There’s an index now for the FubuMVC Lessons Learned series of blogposts. I fully intend to keep going with more content in this series some day, but this post is going to wrap up my thoughts on DevOps kind of topics like Nuget, Ripple, continuous integration, multi-repository development, and build management. If you read this and say why is Jeremy being so negative about Nuget?, I’m writing this from three different perspectives:
- As a consumer of Nuget for complicated dependency trees
- As an author of value added tooling (Ripple) on top of Nuget
- As just an armchair software architect who enjoys looking at tools like Nuget and thinking about how I’d build that code differently if it was mine
Some of the recommendations I’m making here are either already on the Nuget team’s stated vNext roadmap or something I know they’ve thought about themselves.
My Thoughts on Project K
I’ve been piddling around with the content on this post for so long that in the meantime Microsoft finally publicly announced their Project K work (ASP.Net vNext) to the unwashed masses who aren’t some sort of ASP Insider or MVP. While I’m mostly positive about their general direction with Project K, I really wish the ASP.Net team had been much more transparent with their technical direction. Since most of Project K feels like catching up with other development platforms more than anything original or innovative, I don’t know what they buy for themselves by being so opaque.
The Project K runtime looks like it would have improved the FubuMVC team’s development experience over the current .Net framework and tooling:
- The K runtime does not include strong naming, which was an almost unending source of unnecessary aggravation for me over the past 3 years or so. Bravo.
- It looks like the K tooling has some level of support for our Ripple tool’s floating dependency concept.
- Eliminating the csproj files should go a long way toward reducing the csproj merge hell problem, but I bet that the project.json file still ends up being the worst source of merge conflicts even so. Hopefully they carefully consider how they’re going to integrate Nuget into K development to avoid so much of the friction we had before we wrote Ripple.
- Again, by eliminating the heavyweight csproj file baggage, it’s going to be much easier to write project and item generation tools like “rails new” or our own “fubu new.” I had to spend an inordinate amount of time last year building out our FubuCsProjFile library for csproj/sln file manipulation and project templating.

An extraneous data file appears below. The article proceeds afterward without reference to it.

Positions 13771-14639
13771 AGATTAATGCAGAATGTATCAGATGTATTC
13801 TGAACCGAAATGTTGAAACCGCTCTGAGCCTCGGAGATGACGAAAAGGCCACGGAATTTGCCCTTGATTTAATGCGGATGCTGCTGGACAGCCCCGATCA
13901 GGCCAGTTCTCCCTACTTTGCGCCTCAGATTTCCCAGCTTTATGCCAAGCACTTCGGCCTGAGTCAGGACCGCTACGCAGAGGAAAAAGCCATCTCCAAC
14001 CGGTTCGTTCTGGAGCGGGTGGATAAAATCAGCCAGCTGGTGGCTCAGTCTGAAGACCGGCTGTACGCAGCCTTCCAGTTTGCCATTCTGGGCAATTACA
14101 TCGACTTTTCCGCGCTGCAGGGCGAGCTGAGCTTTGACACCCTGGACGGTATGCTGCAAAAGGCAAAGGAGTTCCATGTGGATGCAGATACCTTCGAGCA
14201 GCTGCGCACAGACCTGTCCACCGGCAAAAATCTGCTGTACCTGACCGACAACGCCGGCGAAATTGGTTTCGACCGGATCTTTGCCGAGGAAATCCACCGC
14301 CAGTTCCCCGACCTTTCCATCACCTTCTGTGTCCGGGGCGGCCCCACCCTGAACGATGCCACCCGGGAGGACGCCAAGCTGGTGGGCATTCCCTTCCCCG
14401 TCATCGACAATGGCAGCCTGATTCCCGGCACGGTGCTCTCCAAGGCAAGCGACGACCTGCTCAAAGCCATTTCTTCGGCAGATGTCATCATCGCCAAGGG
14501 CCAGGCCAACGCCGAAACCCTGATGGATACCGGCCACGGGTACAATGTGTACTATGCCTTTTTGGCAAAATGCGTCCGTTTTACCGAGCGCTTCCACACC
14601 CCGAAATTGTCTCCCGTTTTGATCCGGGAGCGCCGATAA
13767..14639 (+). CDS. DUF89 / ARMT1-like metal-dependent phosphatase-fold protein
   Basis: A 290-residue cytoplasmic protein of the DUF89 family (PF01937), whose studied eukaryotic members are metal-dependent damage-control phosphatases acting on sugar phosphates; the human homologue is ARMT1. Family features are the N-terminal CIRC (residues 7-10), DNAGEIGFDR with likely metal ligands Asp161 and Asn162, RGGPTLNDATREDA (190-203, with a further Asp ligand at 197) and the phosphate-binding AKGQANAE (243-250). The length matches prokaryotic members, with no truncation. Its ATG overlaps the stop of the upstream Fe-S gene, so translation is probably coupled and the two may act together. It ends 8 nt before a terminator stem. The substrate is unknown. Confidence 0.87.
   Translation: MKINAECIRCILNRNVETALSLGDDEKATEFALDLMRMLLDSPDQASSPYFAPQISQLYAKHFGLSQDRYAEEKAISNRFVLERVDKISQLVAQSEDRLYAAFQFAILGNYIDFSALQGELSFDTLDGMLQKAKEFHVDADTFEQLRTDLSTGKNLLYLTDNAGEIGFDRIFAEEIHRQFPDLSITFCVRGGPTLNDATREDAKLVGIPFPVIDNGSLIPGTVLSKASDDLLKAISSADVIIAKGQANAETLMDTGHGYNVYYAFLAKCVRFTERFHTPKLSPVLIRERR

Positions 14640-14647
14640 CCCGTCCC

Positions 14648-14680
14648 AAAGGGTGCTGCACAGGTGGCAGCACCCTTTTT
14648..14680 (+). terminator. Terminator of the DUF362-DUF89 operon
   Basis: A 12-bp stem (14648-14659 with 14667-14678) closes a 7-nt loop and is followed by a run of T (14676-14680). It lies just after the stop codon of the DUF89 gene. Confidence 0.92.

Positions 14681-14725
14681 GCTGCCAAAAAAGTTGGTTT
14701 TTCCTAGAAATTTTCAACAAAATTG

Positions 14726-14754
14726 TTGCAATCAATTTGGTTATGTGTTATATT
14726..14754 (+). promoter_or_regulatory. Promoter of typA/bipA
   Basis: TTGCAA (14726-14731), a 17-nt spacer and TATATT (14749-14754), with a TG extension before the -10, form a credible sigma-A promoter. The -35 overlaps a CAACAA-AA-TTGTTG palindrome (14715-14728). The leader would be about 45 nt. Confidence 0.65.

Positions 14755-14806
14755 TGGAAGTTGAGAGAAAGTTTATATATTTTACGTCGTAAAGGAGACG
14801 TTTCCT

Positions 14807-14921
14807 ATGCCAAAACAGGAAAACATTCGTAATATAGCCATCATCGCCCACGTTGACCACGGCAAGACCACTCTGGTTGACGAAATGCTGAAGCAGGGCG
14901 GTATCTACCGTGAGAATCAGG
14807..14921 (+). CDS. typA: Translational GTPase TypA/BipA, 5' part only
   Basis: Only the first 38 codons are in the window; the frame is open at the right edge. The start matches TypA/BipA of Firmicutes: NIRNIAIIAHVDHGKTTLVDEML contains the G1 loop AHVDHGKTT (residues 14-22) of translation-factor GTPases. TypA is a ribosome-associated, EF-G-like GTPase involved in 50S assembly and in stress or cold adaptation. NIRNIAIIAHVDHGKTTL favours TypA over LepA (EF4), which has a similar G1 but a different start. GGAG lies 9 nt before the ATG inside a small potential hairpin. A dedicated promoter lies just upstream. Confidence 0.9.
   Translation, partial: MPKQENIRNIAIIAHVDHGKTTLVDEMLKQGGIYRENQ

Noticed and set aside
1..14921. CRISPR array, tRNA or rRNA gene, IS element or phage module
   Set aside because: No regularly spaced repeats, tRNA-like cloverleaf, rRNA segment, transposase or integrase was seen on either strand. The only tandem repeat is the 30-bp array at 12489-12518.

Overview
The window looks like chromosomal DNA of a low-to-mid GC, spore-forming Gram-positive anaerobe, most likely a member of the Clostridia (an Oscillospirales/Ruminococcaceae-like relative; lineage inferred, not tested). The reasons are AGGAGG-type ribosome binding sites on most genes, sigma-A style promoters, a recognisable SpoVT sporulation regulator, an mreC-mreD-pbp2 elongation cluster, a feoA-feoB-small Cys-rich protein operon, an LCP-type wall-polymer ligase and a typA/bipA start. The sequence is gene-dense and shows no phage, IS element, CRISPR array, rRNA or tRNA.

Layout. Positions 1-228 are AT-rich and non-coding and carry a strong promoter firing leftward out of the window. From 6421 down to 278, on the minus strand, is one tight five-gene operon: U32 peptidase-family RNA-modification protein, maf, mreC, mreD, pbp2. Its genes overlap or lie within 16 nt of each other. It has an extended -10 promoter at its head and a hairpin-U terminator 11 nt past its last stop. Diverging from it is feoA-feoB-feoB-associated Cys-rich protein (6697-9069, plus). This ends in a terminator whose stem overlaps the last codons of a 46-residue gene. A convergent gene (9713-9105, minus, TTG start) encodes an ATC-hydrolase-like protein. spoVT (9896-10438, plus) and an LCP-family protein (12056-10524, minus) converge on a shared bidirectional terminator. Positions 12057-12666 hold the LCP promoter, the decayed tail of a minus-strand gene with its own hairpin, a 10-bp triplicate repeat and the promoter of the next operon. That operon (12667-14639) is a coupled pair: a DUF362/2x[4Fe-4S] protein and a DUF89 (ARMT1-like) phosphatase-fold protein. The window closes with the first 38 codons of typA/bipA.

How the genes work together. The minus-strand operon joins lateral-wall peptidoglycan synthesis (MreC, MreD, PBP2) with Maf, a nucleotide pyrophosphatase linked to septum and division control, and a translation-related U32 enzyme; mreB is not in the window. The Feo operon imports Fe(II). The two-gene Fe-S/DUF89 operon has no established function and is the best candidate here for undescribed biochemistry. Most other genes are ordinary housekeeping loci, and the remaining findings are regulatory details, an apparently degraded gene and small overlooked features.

- I’m still going to claim that FubuMVC with Bottles had the best modularity strategy of any .Net web framework, but much of what we did would probably be unnecessary or at least much easier if I’m correctly understanding what the Roslyn compiler is capable of. If it’s really more efficient to forgo distributing assemblies in favor of just letting Roslyn build everything into memory, then all that work we did to smuggle web content through assemblies for “feature bottles” is now unnecessary.
- In my last post I talked about the auto-reloading/auto-refreshing development web server we built for FubuMVC development. While it sounds like it’s not usable yet, the ASP.Net team looks to be building something similar, but using the Roslyn compiler to recompile on code file changes should be a faster feedback loop than we have with our “fubu run” tool. I’ll be interested to see if they can create an experience comparable to Golang or Node.js in this regard.
Overall, I think that Microsoft has probably rode the Visual Studio.Net horse for too long. Project K starts the work of making .Net development much more productive with lighter weight tools and better command line friendliness that can only help the community over time.
I’ve been asked a couple times on Twitter if I would consider restarting FubuMVC work after the Project K runtime is usable. My answer is an emphatic no, and moreover, I would have ditched many of our technical efforts around FubuMVC much earlier if I’d known about Project K earlier. If anything, I’d like to start over from scratch when Project K stabilizes a bit, but this time with much less ambitious goals.
Suggestions for Nuget in .Net Classic